choose life!

In response to earlier comment:

As far as why Koreans are not interested in African dance or culture, well, the answer is because they are poor. I won’t go into details in an open forum because I might be misunderstood as racist.

I’ll bite.  And I’ve been called a racist several times here in Korea


I believe the reasons why Koreans are not interested in African dance or culture is because Koreans are new money.  Like new money the world over, they are not secure in their status and have to surround themselves with things that validate their imagined or desired status in society.

For example, do Koreans really love European classical music so much, or do a disproportionate amount of children go to music academies learning violin and piano because they are status symbols for their parents?

Not only new money, but not worldly.  And happy to stay that way.  Travel is a new status symbol in and of itself and a huge amount of Koreans travel abroad on holiday.  But how much real culture do they experience in their tour groups?  How much interaction with the local populations do they have?  They will marginalize the foreigner’s culture shock, and yet they are totally unwilling to place themselves in a similar situation and avoid any mind-expanding discomfort.  And when they do live abroad, they are notorious for not bothering to learn about where they are, as their intent is only to stay long enough to pad their status upon return to Korea.

It’s really too bad.  Because this nouveau-riche snobbery robs them of the opportunity to grow as people and understand the rest of the world WHO THEY SEEK TO TRADE WITH.  So they really shoot themselves in the foot by doing so.  And if they looked at the world in more than a superficial way, they’d realize that Africa is not the country of poor mud huts and bare feet, but an incredibly diverse and rich culture equal to their own.

In fact, the whole world has rich cultures equal to Korea’s.  So maybe that’s what they’re afraid of; what they don’t want to recognize.  Because when you’ve spent your whole history in subjugation, and continue the self-subjugation today, nationalism is sometimes your only comfort.

It’s not about racism, to my mind.  It’s about this damned Confucian legacy.  Everyone wants to be the high ranking civil servant even when that role is obsolete.  In the absence of a Confucian government, the people will recreate the Confucian model in hopes that they can finally get a chance to master it.  What will it take to resolve this mass frustration???  Clearly, communism didn’t work for our brothers & sisters to the north.  And clearly, capitalism enslaves just as much as Confuscianism.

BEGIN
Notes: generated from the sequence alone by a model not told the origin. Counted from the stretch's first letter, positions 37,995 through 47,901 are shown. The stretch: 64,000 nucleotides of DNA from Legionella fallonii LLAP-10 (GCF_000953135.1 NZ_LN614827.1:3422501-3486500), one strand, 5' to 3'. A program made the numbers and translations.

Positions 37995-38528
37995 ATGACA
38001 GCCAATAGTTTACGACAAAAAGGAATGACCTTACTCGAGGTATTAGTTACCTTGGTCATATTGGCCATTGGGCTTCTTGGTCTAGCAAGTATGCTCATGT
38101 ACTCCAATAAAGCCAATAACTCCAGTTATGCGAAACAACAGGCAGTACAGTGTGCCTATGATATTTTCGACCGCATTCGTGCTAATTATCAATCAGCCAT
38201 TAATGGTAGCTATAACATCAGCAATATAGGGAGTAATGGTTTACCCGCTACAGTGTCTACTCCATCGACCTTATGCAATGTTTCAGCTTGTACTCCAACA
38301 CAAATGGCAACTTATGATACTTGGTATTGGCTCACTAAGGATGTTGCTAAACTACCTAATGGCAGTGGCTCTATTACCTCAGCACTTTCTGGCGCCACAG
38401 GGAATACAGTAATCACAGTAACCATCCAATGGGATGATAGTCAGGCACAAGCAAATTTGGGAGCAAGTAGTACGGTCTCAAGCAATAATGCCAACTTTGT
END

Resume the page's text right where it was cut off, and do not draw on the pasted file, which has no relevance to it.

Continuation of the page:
I guess this is a problem the world over:  just extreme here.   But to my mind, if everyone just stopped and surveyed and said, “I have enough.  My needs are met.  The consumer is finished.”  But Korea is in a shopping frenzy, in a mad race to impress each other.

Most older Koreans I have spoken with all bemoan that the changes have come too fast, and that the people just can’t adjust that quickly.  Many younger Koreans think Korea is not changing fast enough.  I think they’re both right.

But damn, you’d think some self confidence would kick in soon.  At least that’s what I hope for.  I hope Koreans can concentrate on being happy more and choose life! over this ancient and spiritually bankrupt quest for social status.

And in that world, grandmas will not force their daughters to throw away babies because their daughter’s happiness means more to them than what the Parks will think…

5 thoughts on “choose life!

  1. I am glad you are talking about this because I came across something the other day when I was going through Holt International website. I stumble upon a world map that showed all the countries Holt was involved in transnational adoption and of course SK was on the map. What struck me more was seeing the flags of other countries as well as mine (SK) and realizing that all the others countries were pretty much third world nations. So countries that are involved in international adoptions were poor countries with the exception of SK. (International adoption=poor) As you said, Koreans are “new money” thus much more status conscious than other nationals. So if you use status comparison when presenting the new adoption related bills in the congress then that might plant a subconscious undesirable comparison and others in the minds of the law makers and that might help pass adoption relate laws. Just a thought.